When you are single with no children, estate planning becomes even more important because you don’t have the benefits of deferring estate taxes via your spouse or children and it is more likely that you wouldn’t be able to establish your final wishes.
Without any planning, a single person’s estate will pass to children, if any, then to parents who are still living. If no parents are living then the estate will pass to living siblings and so forth down the line to even more distant relatives, even if a single person’s stated and known intent was for property to pass to a friend or charity. Cohabitating (unmarried) couples, regardless of the length of the relationship, take nothing from each other’s estate without proper planning. Additionally, for estates that would be subject to estate tax, a single person cannot take advantage of tax laws that permit married people to leave assets of unlimited value to spouses free of estate tax. Even if a single person has no interest in who inherits property upon his or her death, on a very real and personal level, if a single person becomes incapacitated while still alive, a judge may appoint a relative or even a stranger as the guardian or conservator with authority to make all decisions, including those related to finances and medical care.
In an effort to avoid these unfortunate and unintended results, a single person should, at a minimum, have in place the following estate planning arrangements:
Durable Power of Attorney: A durable power of attorney can be made immediately effective or only effective when the single person is deemed by his or her regular physicians, in writing, to be physically or mentally incapacitated to make decisions regarding his or her affairs, including property, finances and health care. Through the durable power of attorney an individual selects and names the individual(s) who will be given the important duty and responsibility to make the required decisions. A durable power of attorney can be limited or give broad discretion, which is most common, for the attorney-in-fact to make all necessary and appropriate decisions incident to ownership and management of the property and affairs of the incapacitated individual. Without a durable power of attorney, a single person risks having unwanted relatives or worse, a total stranger appointed by the court, making these important decisions.
Advanced Medical Directive: Also referred to in many states as a “living will”, an advanced medical directive is a legal directive in which an individual, while healthy and competent, states his or her desires concerning medical treatment to be administered or withheld in the event an individual develops a terminal medical condition or is permanently unconscious and recovery is not expected. The advanced medical directive can expressly limit treatment received, although Colorado does not permit a directive for euthanasia or “assisted suicide.”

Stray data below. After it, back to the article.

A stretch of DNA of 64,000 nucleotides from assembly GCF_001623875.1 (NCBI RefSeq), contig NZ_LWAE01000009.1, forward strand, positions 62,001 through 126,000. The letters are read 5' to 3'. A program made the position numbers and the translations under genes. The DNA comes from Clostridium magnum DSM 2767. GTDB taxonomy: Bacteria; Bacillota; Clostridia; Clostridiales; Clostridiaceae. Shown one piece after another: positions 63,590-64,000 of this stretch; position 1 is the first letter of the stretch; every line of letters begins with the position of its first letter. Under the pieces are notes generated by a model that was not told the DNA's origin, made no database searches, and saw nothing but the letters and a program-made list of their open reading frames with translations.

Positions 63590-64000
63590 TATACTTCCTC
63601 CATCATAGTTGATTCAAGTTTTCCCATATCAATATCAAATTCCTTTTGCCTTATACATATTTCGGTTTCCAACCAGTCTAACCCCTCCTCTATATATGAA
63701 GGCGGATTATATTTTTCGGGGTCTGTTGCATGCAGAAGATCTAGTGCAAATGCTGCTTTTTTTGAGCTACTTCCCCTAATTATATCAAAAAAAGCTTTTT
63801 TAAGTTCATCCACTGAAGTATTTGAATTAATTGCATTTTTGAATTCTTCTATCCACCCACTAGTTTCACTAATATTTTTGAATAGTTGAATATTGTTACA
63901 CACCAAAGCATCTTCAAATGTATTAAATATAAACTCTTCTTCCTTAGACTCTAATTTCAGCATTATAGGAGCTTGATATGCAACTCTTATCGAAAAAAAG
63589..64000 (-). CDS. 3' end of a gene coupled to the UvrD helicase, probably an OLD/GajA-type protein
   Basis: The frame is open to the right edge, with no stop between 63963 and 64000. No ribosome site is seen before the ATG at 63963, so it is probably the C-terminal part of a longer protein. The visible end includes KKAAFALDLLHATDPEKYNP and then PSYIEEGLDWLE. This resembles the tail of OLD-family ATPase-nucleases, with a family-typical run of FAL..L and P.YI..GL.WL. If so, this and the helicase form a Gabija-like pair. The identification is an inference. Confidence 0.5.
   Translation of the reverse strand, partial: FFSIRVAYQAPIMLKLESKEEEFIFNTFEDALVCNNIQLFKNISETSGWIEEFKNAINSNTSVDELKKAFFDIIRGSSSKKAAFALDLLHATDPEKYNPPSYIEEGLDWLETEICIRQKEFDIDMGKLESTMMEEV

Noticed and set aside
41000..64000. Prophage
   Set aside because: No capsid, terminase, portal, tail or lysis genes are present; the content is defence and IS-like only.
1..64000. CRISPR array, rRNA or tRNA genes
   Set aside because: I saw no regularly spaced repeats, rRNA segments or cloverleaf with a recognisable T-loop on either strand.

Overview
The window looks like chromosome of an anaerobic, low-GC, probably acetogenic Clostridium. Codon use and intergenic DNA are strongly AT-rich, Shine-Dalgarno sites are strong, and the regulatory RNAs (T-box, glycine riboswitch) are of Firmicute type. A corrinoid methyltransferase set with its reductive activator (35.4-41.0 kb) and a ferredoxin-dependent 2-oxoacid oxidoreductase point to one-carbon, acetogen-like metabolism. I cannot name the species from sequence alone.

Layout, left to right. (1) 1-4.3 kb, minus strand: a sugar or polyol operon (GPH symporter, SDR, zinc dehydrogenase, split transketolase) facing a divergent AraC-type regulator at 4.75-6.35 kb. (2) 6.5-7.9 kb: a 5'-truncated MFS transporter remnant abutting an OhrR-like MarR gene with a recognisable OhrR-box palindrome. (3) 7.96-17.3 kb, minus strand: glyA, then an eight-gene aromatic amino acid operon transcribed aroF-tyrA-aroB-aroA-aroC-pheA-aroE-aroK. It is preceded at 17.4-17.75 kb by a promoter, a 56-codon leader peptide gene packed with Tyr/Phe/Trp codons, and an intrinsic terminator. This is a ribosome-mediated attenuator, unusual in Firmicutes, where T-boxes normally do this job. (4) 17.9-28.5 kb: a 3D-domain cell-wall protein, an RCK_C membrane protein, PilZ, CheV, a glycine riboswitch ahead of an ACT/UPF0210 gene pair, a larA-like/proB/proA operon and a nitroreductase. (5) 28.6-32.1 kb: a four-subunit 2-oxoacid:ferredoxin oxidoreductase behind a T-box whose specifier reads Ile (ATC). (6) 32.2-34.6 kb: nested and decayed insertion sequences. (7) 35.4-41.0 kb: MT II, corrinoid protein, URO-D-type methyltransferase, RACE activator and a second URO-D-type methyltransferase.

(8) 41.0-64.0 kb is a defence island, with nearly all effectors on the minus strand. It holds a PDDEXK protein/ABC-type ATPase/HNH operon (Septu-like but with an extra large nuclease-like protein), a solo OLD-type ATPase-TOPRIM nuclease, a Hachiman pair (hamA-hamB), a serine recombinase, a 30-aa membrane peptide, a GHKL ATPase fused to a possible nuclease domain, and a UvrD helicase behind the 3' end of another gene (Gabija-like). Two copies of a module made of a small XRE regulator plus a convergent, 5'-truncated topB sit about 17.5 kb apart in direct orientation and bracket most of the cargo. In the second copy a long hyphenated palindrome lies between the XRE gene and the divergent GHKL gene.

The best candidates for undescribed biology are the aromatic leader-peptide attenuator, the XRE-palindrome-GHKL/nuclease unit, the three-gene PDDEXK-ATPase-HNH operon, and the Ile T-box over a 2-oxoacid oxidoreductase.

Last Will or Revocable Living Trust: The last will is a basic estate planning instrument where the individual making the will (the “Testator”) appoints a person of their choosing as the Personal Representative (or “Executor”) to settle the Testator’s estate and disposition of property. A last will can direct specific property to named individuals, charities, or family members. A will may provide for the outright distribution or establish trusts for assets to pass as appropriate to beneficiaries. A revocable living trust is another estate planning instrument which can direct the distribution of a single person’s assets, is often used to avoid probate, and can be established and managed during the person’s lifetime. If there is a probability of a relative contesting or challenging a will, the living trust may be a consideration.
Update Beneficiary Designations: Admittedly, most single people do not see the need for life insurance, but many working single people have retirement plans like 401(k) accounts and bank accounts which provide direct payment to named beneficiaries. Designated beneficiaries must be kept current and updated, especially where there is a divorce, death of a loved one or birth of children.
These planning strategies, along with several other estate planning measures, can be implemented by single persons to minimize estate tax impact, transfer wealth, protect property interests and provide for one’s future care. Estate planning is not a “one size fits all” proposition.
Please contact us to discuss the best plan that suits your particular needs.